Does the Language We Speak Affect Our Perception of Reality?
The results of one Stanford study has implications for art, politics, law, even religion.
Ethnobotanist and hallucinogenic scion Terrence McKenna said in one of his lectures that, “Culture is your operating system.” Through hallucinogenic drugs, McKenna posited, one could shed that operating system for a time and gain union with nature, other humans, and even an ancient mode of thinking which could give us insight into modern life. He wanted to bring about an “Archaic Revival,” which would end estrangement from society and reconnect us with one another.
That puts a lot of emphasis on the power of language and culture. To some experts, language is considered a technology, perhaps the most powerful one of all. Eminent explainer of Zen Alan Watts said that in our culture, we often mistake words for the phenomenon they represent. “The menu is not the meal,” he said. Another insight, “We seldom realize…that our most private thoughts and emotions are not actually our own. For we think in terms of languages and images which we did not invent, but which were given to us by our society.”
For centuries, linguists have more or less been split into two camps on the subject. One argues that language shapes thought, while the other claims that it is impossible for language to do so. American linguist Benjamin Lee Whorf, modernized this debate. The idea that language shapes reality has henceforth been known as "Whorfianism." He famously said,” Language is not simply a reporting device for experience but a defining framework for it.” Language in his view shapes the way we think, and determines what we think about.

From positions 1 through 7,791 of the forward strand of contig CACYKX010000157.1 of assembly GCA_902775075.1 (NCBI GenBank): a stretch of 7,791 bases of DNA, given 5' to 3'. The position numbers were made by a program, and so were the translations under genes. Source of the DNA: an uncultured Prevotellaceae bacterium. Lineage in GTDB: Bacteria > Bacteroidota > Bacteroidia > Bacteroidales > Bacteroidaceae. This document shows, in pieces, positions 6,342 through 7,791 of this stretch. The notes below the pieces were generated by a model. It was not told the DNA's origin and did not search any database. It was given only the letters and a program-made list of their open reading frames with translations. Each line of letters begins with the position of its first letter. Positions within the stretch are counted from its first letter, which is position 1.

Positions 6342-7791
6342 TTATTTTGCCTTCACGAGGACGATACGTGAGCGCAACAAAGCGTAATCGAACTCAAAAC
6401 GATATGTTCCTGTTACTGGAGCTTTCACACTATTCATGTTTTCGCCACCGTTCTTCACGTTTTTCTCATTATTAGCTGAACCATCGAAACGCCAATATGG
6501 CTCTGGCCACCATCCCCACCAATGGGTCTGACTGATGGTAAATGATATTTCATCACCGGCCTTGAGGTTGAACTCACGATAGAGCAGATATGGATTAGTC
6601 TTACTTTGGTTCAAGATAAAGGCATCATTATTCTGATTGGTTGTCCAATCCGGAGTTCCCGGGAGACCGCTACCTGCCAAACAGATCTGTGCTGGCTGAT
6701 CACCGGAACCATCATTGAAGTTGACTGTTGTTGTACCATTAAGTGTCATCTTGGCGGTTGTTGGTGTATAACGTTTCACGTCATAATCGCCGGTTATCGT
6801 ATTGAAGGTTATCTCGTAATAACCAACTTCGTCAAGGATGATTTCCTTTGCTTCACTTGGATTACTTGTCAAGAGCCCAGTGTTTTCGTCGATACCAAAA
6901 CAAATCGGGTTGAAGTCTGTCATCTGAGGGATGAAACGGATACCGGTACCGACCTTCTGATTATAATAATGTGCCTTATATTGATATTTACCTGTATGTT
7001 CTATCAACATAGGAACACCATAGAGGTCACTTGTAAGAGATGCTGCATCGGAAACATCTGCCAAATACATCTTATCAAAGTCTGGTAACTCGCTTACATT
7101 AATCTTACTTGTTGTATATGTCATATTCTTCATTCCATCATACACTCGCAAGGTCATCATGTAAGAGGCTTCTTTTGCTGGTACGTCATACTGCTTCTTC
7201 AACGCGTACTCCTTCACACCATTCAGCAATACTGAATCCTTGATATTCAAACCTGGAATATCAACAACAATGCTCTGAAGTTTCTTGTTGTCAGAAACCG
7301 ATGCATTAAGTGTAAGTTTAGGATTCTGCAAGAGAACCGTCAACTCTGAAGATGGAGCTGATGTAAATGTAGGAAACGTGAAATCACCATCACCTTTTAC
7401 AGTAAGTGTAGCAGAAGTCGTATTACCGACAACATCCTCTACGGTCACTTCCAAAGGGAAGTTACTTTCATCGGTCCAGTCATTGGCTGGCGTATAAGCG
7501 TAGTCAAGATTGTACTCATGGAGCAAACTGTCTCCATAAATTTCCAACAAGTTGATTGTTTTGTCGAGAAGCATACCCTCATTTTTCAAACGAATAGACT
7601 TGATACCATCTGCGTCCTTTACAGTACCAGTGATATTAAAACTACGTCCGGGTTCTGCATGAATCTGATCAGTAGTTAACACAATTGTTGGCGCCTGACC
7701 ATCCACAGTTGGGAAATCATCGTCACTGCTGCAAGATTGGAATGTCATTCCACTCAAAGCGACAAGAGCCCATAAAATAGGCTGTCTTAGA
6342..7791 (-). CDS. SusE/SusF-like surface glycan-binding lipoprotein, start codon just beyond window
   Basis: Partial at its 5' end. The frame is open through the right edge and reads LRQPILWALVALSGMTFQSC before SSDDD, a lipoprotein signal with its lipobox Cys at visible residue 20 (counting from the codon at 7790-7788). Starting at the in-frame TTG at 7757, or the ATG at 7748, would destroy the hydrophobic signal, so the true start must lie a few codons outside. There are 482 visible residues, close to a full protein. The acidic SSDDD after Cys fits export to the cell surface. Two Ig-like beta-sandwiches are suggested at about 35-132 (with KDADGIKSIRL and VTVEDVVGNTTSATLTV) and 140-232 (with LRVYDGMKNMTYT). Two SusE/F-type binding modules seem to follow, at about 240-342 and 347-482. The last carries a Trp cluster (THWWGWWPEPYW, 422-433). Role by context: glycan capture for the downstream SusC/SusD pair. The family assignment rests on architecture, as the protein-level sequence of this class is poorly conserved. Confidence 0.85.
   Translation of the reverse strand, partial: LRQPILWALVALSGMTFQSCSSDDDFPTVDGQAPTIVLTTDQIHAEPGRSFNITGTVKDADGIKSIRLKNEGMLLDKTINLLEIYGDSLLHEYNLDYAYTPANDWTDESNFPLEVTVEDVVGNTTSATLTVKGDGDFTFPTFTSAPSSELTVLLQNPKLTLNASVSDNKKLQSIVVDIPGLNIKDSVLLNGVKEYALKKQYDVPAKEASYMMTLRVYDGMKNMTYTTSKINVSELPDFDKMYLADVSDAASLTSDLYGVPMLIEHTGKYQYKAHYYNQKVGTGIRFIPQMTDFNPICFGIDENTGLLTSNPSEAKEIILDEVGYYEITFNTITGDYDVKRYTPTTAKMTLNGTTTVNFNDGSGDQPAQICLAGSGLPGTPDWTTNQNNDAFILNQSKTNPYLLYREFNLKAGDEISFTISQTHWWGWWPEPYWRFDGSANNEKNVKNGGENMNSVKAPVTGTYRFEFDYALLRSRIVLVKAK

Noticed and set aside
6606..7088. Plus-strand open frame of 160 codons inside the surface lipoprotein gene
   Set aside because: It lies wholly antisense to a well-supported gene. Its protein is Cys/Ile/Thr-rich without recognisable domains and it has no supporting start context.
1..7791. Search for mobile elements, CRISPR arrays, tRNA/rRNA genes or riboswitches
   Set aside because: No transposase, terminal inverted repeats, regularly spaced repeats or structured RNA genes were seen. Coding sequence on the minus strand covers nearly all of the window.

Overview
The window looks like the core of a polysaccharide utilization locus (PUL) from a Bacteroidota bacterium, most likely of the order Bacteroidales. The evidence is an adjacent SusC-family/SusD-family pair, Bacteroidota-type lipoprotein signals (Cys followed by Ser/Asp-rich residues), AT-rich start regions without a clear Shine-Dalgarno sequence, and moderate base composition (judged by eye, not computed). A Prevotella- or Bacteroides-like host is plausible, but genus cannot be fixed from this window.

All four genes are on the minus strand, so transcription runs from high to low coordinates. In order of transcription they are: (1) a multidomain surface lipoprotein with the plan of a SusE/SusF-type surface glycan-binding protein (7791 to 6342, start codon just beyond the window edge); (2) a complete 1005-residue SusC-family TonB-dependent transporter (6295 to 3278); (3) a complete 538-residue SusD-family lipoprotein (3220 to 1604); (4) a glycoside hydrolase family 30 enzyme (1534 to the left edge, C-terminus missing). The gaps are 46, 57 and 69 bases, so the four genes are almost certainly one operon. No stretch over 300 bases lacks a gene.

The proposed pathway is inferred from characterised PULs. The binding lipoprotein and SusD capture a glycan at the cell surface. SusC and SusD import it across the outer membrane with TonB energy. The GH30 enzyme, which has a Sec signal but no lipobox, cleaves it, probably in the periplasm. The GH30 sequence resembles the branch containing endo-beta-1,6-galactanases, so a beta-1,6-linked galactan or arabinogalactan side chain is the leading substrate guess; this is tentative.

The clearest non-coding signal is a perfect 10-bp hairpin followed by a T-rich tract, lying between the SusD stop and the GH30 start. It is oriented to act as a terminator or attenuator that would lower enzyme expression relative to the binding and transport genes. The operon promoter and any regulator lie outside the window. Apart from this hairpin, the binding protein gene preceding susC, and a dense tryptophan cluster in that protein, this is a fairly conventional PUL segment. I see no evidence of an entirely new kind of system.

Whorf studied the language of the Hopi of the American Southwest, and determined that their and Anglo-American culture were vastly different. This was due he said to differences in language. For instance, their perception of time was completely different. With English speakers, time is broken up into units, such as minutes, hours, and days. It’s a resource or a commodity. For the Hopi time is a never-ending stream. In this view, a phrase such as “wasting time” is impossible to conceive. How can you waste that which never ends?
A Hopi man in Arizona.
Whorfianism fell out of favor. One reason, as The Linguistic Society of America cites, is that we are able to remember and experience things for which we have no words. The taste of an unknown fruit is no less sweet. What’s more, changing the phonetic sounds of a word doesn’t change the facts about what it represents. Because of this, in 1994 psychologist Steven Pinker proclaimed Whorfianism dead. Pinker contends that we all think in images and bits of audio which our brain interprets as language. But it doesn’t end there.
Consider the interpretation of The Literary Society, who perceive thoughts, language, and culture as three strands braided together that make up human experience. They are hard to parse out. Whorfianism is starting to see a resurgence among some in the linguistic community. This is due in part to the work of Professor Lera Boroditsky, an assistant professor of psychology, neuroscience, and symbolic systems at Stanford University. Whorfianism was considered untestable. Boroditsky wondered if it actually was.
She and fellow researchers at Stanford and MIT traveled the world collecting data, and comparing as divergent language systems as Greek, Russian, Chinese, Aboriginal Australian, and more. Boroditsky and her team found that those who are multilingual think differently from those who aren’t. The professor wrote that, “…when you're learning a new language, you're not simply learning a new way of talking, you are also inadvertently learning a new way of thinking.”